Most manufacturers go on a blitz with their "End of the Year" sales events between Christmas and New Year's Eve. But is it really a good idea to lease at that time?
The leasing pitch...
There are essentially two times in every calendar year when you can get a deal on a car: During a change of model year in August and during a change of calendar year in December.
When the end of the year rolls around, there's a particularly big push for leasing. But leasing makes sense only in certain circumstances:
- You plan to lease for less than four years
- You have good credit
- You drive fewer than 12,000 to 20,000 miles each year
For the most part, leasing is a disaster for you. Edmunds.com has new numbers that tell the story. Basing their calculations on a car that sells in the mid $20,000 range, they've estimated leasing will cost you $6,000 more than buying the car new. That loss goes up to over $10,000 vs. buying a gently used version of that same car a couple of model years old.
When you get on that lease treadmill every two to four years, each time you're taking on an obligation and you have nothing to show for it at the end. Each time you take on 100% of the loss in value of the vehicle for the time you drive it. That's why Clark is never keen on leasing a car.
There are only two exceptions to his "no leases" rule. The first is if you like new wheels every two or three years. The second has to do with fancy luxury cars, electric cars and some other alternative fuel vehicles. These kinds of cars don't get discounted, but you will find factory-subsidized leases that can be a deal. (You'll know it's a factory-subsidized lease when you see a manufacturer's ad on TV or a website telling you it's such.)
With increases in car reliability, it's entirely possible that you might keep a car 10 years without breaking a sweat. So buying and holding onto a car is a far better strategy. But we know that people love their leases! So with that in mind...
Here's a look at the worst leasing gotchas
If you do decide to lease, beware of these common gotchas:
Low mileage allowances
Make sure your lease agreement doesn't come with an exceedingly low mileage allowance. If you drive 15,000+ miles annually and your lease only allows for 12,000 miles each year, you're going to have to fork over extra cash.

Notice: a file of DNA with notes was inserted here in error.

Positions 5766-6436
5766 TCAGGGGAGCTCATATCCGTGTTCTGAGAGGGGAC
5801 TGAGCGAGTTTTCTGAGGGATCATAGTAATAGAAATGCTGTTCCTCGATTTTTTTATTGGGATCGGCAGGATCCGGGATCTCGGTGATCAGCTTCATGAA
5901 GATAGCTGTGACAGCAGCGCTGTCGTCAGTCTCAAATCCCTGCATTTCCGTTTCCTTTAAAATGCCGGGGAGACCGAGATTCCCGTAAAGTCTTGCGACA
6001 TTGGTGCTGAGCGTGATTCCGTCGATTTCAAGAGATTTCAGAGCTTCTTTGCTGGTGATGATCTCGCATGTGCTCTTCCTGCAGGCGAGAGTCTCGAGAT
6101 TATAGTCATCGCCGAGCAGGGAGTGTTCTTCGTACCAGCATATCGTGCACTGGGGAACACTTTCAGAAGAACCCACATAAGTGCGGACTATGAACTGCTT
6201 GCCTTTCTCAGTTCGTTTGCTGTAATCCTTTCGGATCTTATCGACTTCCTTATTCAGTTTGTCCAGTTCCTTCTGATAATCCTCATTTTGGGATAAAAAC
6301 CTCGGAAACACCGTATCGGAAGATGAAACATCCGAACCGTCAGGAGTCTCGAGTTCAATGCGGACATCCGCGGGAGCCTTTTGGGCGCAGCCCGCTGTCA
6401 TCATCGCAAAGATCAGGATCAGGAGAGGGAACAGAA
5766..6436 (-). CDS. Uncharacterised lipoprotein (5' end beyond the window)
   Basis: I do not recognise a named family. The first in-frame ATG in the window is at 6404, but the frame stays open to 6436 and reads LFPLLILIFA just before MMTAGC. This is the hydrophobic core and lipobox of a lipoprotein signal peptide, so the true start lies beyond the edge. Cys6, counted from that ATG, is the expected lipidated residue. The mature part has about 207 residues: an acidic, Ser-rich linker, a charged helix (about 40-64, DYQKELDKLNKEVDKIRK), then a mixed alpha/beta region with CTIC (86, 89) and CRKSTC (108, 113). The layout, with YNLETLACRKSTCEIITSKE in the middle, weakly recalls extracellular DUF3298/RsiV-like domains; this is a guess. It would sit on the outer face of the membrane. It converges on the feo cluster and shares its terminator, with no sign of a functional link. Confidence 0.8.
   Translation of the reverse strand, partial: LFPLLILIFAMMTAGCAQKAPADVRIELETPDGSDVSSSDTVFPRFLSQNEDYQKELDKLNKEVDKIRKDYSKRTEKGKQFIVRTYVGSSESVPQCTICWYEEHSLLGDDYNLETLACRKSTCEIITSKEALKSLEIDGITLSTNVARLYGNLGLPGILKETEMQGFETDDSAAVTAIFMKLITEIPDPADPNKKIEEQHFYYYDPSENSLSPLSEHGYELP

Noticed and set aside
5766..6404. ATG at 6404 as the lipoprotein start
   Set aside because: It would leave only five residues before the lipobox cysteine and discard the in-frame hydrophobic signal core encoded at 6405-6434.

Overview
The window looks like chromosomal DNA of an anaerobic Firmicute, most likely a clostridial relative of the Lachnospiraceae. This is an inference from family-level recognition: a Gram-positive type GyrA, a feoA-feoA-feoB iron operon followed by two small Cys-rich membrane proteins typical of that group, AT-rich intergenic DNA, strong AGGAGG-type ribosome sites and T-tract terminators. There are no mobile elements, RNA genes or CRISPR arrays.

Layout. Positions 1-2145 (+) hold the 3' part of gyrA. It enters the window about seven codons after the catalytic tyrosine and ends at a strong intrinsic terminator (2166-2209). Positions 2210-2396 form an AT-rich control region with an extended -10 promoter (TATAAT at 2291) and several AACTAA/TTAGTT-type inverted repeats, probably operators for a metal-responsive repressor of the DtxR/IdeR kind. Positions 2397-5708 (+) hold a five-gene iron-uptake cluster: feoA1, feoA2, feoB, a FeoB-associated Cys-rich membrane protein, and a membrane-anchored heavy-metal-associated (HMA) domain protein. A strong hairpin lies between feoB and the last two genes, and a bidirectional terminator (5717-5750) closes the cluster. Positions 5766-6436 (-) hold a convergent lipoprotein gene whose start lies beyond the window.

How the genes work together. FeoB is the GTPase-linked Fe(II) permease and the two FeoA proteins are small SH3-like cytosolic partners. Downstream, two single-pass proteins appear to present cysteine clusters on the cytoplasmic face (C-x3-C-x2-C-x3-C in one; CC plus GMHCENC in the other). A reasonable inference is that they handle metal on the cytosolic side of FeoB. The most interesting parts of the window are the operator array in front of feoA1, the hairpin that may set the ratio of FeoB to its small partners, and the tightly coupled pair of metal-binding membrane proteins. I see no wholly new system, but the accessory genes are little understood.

It's not uncommon to pay 20 cents/mile over your mileage allowance. So in this example, you'd be responsible for an extra $600 annually or $50 monthly. Watch out and know what you're getting into based on your driving habits.
Excessive wear-and-tear assessments
Clark has said that the average leased vehicle gets hit with wear-and-tear charges to the tune of nearly $2,000 when it is turned back in at the end of the lease.
When you lease a vehicle, be sure to take extensive photographs of the interior and exterior before you drive off the lot so there's no question that you're returning it in top shape.
If you do spill something in the car or tear the upholstery, fix it before returning the car. It will be much cheaper for you to have it repaired on your own than to let the dealer charge you their inflated repair prices.
Totaling your car in an accident
If your leased vehicle get totaled in an accident, you could be responsible for a giant gap between the amount the insurance company will pay and the stated residual in the lease. Ask the dealer when you lease for free gap insurance to protect you.
Is it possible to get out of a lease?
The good news is yes, it is!
It is possible to get approval for a qualified person to take over your lease. LeaseTrader.com is one site where you can begin your search. It's an auto lease transfer marketplace, which means you can find someone to assume your lease obligation and you walk away lease free.
But you've got to be realistic and make sure you have a car that would be desirable to a potential fellow lessee.